David helped to create the modern electoral process. He used television brilliantly; he helped introduce the slickness and trickery that is used by almost all political operatives as they seek to elect their candidates. He was smart, he was tough and for the last 30 years, he was my friend.
Chances are that people who have never even been to Illinois or Chicago have some idea of what it's like here: the brutal weather, the corrupt politicians, the iconic pizza. And they probably got most of those ideas from watching TV shows set in the Windy City and beyond.
ABC's "General Hospital" and CBS' "The Young and the Restless" and "The Bold and the Beautiful" have been in fine form, each one as engrossing in its own crazy way as anything else on broadcast television.
You would think that cookies and technology together would make the most awesome partners since chocolate and peanut butter, right? If only...say it ain't so!
Netflix CEO Reed Hastings has predicted the death of broadcasting. That may come as a relief to many of today's broadcast executives who will be well into retirement by then. But if he is giving TV stations another 16 years, his outlook is downright rosy.
Newspeak is definitely a language that one has to learn like French or Spanish and like all language it contains its own river of meanings that lies under the superficial veneer that the words create once they are encoded into a particular syntax.
All the production glitches and on-screen typos and technical issues will be taken care of soon enough. What will continue to evolve is a world-class news service for a connected world.
This fall has been full of firsts for Fred Willard. Take -- for example -- last month, when Willard made his daytime drama debut on The Bold and the Beautiful. Fred appeared in four episodes of this long-running CBS soap opera back in October and loved every minute of it.
The means of developing content and the facilities for distributing it have become democratized. New technology and the Internet allow creators of all sorts to bypass traditional gatekeepers and reach audiences of unprecedented size.
In an exciting but not altogether unexpected development, the addition of How to Get Away with Murder to ABC's schedule now gives each of the Big Three networks a current drama series that challenges basic cable's status as the home of top-quality, unapologetically adult programming.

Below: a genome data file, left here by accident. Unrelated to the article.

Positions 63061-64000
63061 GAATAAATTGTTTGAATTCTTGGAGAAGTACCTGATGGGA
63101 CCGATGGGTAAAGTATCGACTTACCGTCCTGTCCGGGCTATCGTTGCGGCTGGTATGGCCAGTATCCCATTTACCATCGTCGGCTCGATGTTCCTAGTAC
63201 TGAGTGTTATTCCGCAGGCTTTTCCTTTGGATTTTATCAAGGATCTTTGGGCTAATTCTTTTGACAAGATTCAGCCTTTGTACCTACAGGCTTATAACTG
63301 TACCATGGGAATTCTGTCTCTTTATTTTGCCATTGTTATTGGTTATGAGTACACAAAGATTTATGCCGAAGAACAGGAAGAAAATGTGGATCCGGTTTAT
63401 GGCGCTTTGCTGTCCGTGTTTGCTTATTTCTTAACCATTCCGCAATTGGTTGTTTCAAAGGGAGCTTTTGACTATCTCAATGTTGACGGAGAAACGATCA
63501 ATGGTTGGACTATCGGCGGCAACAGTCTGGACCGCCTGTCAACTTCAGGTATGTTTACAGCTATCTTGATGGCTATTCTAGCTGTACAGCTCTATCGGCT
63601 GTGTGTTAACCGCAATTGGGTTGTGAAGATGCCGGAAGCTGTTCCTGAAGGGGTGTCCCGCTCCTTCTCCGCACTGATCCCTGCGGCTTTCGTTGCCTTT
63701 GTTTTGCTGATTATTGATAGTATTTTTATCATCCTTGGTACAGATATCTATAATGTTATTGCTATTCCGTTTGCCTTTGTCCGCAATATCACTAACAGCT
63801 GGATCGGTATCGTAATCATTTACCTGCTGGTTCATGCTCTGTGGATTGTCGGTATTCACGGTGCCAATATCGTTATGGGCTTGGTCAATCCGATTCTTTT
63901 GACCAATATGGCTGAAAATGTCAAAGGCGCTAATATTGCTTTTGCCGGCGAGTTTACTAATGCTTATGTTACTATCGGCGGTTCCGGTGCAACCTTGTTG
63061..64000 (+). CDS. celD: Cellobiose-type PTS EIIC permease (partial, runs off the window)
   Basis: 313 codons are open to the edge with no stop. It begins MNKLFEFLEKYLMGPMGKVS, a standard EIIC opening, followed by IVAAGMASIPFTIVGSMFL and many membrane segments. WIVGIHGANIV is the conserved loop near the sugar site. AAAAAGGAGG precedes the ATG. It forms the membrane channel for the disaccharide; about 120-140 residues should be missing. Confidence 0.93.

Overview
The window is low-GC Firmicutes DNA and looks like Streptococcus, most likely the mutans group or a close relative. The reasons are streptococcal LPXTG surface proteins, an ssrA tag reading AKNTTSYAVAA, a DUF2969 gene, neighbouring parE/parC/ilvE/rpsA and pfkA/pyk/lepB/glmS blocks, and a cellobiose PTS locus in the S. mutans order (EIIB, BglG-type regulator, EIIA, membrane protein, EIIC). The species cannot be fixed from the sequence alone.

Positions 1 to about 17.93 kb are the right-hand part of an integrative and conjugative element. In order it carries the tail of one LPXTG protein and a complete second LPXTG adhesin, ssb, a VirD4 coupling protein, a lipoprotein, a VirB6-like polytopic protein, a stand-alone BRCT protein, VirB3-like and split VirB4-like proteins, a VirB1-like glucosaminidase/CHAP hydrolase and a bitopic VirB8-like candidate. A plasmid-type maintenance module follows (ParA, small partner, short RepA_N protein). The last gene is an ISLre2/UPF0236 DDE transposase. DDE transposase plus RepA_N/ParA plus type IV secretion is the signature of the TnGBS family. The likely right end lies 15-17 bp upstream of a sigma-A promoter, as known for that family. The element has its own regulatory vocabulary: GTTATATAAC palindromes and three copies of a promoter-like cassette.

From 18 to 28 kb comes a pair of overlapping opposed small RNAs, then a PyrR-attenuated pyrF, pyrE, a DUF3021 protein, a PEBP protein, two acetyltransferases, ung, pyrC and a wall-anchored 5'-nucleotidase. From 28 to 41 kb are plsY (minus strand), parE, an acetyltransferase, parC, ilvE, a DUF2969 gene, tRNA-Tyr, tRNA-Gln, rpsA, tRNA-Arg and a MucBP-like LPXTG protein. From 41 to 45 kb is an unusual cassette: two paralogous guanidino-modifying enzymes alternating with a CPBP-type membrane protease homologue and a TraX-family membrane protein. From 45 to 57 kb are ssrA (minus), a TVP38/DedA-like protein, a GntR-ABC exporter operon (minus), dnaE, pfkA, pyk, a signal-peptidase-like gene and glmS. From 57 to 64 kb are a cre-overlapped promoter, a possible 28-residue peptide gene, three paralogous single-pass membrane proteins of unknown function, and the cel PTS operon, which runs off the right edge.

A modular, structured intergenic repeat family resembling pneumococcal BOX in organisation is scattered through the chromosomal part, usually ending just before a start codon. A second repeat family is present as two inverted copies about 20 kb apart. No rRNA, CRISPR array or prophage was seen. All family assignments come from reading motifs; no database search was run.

I asked several of the doctors from the Emmy Award-winning daytime talk show The Doctors about the successful ways they are parenting their own kids. This time around, I'm focused on topics including the joys and frustrations of having kids.
The average Joe doesn't have much of a voice these days in what lawmakers are deciding. We can't afford lobbyists to speak on our behalf. HBO, CBS, Showtime, Netflix, Amazon and the rest have more than enough money to lobby for Net Neutrality -- it ultimately affects their bottom line. As strange as this may seem, this could end up being a rare case of what passes for Capitalism in this country actually working for average people.
Now they plan to enter another realm, one inhabited by giants more powerful and more devious than they HBO, CBS, Lionsgate or Tribeca can ever imagine. It's one thing to be carried as part of a cable package. It's another to be streamed, and to be at the utter mercy of Comcast, Verizon and AT&T.
All of my football friends were out of town this weekend, and I can't stand to watch a game alone, so I decided to invite my tailors -- Wang, Patel and Rabinowitz -- over to watch some NFL action on Sunday.
I asked several of the doctors from the show The Doctors about the successful ways they are parenting their own kids.
We must encourage men to have a voice in this discussion because while the majority of domestic violence victims are women, every year in the U.S., about 3.2 million men are the victims of an assault by an intimate partner.